Intrinsically heat stable enzymes can take the heat without a coat – naturally
The upward trend in commercial animal feed conditioning temperatures aims at improving pellet quality, as well as enhancing feed hygiene, and continually tests the stability limits of various feed additives. Enzymes are proteins and they tend to lose their catalytic activity or become denatured at high temperatures. The conditioning step of manufacturing pelleted feed presents the most challenging environment for the enzyme to survive without denaturing, and no two feed mills have exactly the same conditions. When considering adding enzymes to feed, it is important to look at all options to select the best, high-performing, heat stable enzymes.
- The heat stability of enzymes is the key factor in selecting a particular product for pelleted/crumbled feed producers.
- Coated enzymes may face the challenge of compromising between increased heat stability and reduced enzyme release.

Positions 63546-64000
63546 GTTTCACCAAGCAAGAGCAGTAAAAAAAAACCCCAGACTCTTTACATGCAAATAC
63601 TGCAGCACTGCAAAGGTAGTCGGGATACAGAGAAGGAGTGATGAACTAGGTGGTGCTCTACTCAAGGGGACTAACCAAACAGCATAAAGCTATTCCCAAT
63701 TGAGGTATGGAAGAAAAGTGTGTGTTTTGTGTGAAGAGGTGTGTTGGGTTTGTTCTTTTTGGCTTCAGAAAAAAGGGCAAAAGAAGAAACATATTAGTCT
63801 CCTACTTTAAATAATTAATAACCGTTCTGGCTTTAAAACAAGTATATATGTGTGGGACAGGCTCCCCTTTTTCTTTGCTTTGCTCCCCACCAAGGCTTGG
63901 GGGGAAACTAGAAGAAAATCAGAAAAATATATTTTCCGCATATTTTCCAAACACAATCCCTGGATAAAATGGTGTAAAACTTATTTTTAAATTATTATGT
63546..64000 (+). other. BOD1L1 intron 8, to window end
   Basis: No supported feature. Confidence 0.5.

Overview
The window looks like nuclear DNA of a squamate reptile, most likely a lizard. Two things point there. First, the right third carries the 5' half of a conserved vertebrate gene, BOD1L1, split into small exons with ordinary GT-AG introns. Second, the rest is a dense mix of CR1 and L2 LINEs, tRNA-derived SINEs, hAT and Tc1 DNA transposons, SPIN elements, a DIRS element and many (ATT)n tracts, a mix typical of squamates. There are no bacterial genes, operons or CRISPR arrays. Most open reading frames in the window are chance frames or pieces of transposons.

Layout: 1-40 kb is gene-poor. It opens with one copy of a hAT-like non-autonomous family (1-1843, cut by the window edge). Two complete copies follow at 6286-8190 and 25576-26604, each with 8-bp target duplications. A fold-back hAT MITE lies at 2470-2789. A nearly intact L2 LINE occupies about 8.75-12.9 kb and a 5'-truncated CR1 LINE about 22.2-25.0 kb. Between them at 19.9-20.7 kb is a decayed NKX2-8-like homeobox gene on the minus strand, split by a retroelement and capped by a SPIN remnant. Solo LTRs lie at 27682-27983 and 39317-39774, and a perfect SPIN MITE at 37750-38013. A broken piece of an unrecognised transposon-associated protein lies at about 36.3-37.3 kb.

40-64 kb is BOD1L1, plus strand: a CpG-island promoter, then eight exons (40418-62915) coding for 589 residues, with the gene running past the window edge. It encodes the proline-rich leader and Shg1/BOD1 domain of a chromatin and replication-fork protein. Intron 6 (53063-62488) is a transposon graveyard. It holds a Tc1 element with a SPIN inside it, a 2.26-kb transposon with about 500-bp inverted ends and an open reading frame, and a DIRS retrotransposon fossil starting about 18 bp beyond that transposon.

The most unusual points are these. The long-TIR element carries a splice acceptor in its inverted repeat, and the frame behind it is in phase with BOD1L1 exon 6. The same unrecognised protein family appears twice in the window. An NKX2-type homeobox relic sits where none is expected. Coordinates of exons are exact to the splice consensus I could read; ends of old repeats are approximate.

- Non-coated, intrinsically heat stable enzymes present a unique solution that removes this compromise and are the most active approach being investigated to meet the needs of the feed manufacturing industry today.
Intrinsically heat stable enzymes return value through animal performance.
- Intrinsically heat stable enzymes may interact with feed particles during the conditioning/pelleting process resulting in difficulty extracting the entire enzyme using existing analytical methods.
- Rather than only relying on results from the in-feed assay, it is also important to remember to look for indications of enzyme activity through animal performance factors.
Non-coated, intrinsically heat stable enzymes serve as solutions to a growing industry need for producers looking for potent action within the animal to be able to better utilize a wider variety of available feed ingredients.
Please visit Novus International, Inc. at http://www.novusint.com/Products/cibenza to learn more about how Novus enzyme solutions apply to your production applications.